No one will argue the tragedy and damage caused by Hurricane Harvey. Everyone is still assessing the lives lost, houses and businesses that were swept away, and the environmental damage from chemical spills and refineries. The trucking industry, as a whole, is used to a lot of business from Texas, and come trucking companies have even thrown in to help in relief efforts. While many are still overcoming the shock of what was experienced at the end of last month, others are looking ahead to how the aftermath of Hurricane Harvey will impact the trucking industry at large.

Hurricane Harvey Is Going To Strain Logistics

After a natural disaster, it is not unusual for the trucking industry to be called upon to haul things during the cleanup efforts. However, there are only so many trucks to go around. The industry is going to have to divide its resources between regular operations and special requests to haul debris out of affected areas, while simultaneously bringing materials and equipment for reconstruction into Texas.

The Price Of Gas

Even though oil prices were dropping as of July, we cannot say that anymore. Hurricane Harvey, as with any major natural disaster that hits the gulf region, will impact the oil industry as well. The cost of gas is already seeing an increase, which means overhead expenses will also rise. This will be felt across the country, and trucking companies are already trying to figure out how severely the gas price hike will cut into their bottom lines.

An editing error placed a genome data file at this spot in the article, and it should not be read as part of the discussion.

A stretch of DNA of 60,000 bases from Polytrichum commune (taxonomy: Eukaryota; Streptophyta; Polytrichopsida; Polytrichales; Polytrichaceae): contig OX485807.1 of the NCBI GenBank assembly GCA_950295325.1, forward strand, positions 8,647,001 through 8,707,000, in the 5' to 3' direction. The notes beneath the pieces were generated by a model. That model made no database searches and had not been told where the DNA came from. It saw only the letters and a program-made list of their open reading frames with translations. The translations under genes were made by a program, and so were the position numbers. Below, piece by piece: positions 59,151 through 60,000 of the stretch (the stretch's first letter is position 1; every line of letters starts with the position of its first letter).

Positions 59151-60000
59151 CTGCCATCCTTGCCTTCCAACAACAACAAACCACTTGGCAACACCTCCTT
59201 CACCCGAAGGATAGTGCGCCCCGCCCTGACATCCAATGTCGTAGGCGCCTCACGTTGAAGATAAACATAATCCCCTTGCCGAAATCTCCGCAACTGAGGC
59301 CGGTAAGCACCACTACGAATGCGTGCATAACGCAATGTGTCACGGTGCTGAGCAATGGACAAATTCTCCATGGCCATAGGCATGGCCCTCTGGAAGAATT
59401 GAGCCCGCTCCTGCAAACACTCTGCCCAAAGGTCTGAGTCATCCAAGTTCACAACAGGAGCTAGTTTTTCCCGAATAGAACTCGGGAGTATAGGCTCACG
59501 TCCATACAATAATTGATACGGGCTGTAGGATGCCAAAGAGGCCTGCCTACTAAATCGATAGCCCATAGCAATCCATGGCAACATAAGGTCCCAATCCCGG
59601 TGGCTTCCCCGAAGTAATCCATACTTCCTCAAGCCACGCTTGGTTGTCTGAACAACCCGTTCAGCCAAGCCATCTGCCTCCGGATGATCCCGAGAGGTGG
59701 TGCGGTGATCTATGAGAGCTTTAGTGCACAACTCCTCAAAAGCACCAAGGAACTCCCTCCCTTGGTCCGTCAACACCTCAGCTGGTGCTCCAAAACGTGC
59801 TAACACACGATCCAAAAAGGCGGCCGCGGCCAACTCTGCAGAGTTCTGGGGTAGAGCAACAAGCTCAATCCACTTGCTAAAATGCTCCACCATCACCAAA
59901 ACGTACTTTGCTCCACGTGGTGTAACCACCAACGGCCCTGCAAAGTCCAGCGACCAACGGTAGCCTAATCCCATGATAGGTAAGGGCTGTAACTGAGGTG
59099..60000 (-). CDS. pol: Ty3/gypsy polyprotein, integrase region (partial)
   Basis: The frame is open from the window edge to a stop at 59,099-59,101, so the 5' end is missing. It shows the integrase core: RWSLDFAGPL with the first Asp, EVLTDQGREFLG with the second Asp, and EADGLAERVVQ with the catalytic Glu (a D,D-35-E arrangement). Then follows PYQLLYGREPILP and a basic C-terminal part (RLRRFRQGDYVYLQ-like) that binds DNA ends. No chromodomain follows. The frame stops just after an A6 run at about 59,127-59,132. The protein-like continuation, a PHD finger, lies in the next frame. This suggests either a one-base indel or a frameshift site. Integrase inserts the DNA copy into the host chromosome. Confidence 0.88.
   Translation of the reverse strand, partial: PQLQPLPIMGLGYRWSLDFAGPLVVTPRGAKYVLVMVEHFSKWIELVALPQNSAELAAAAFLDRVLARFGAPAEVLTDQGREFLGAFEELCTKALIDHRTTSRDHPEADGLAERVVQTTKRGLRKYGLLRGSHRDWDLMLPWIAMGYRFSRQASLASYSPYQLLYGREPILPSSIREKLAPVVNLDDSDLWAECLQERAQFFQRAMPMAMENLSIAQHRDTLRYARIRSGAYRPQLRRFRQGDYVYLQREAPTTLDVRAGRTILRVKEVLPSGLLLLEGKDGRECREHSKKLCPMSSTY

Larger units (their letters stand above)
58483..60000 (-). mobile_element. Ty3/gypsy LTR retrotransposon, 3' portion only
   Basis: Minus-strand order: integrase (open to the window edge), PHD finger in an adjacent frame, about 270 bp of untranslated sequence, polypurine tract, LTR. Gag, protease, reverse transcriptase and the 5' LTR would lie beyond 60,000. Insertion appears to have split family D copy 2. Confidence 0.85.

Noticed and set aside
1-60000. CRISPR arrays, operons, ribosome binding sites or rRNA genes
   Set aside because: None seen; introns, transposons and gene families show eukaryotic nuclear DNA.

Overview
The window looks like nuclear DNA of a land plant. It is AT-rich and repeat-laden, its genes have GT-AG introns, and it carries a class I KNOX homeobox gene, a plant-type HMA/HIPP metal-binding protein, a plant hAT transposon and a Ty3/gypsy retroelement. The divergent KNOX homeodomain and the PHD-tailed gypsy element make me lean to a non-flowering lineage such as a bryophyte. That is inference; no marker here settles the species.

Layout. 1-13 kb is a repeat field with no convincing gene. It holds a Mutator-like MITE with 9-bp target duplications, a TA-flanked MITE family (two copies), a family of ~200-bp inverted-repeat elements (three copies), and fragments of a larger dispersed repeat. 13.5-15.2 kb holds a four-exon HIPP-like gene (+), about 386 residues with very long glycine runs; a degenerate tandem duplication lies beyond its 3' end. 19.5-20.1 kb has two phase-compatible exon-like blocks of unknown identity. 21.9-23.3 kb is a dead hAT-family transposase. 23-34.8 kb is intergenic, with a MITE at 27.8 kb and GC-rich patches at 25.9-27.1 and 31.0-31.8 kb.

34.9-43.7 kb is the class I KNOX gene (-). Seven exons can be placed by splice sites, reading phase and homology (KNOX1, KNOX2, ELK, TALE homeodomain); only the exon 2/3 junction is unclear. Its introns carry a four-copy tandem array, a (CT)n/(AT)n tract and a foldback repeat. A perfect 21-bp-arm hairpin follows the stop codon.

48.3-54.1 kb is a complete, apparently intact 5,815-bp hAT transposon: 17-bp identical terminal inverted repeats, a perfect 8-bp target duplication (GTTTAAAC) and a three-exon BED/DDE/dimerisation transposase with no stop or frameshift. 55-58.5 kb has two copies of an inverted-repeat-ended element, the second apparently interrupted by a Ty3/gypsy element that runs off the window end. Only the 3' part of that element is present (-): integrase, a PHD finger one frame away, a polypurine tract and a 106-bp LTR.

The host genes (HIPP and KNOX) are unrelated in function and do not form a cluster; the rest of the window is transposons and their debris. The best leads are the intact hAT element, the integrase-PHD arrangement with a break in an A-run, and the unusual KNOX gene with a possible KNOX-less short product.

ELD Regulations

The aftermath of Hurricane Harvey is going to involve the talents of the trucking industry for years to come. Yet once December hits, ELD regulation will also kick in. Electronic logging devices (ELDs) will keep track of hours on the road, and a host of other statistics. If drivers reach their limits, they will be forced to simply not work. These regulations, while designed to keep drivers from becoming fatigued, could severely slow down relief and reconstruction efforts in areas hit by Hurricane Harvey.

While Hurricane Harvey wrought devastation across Texas and other gulf regions, the after effects are going to be felt by the trucking industry across the United Stated for at least the next year. Perhaps the more frightening uncertainty is that we are not finished with hurricane season. The National Weather Service has predicted a much heavier season this year, which means more hurricanes could be on the horizon.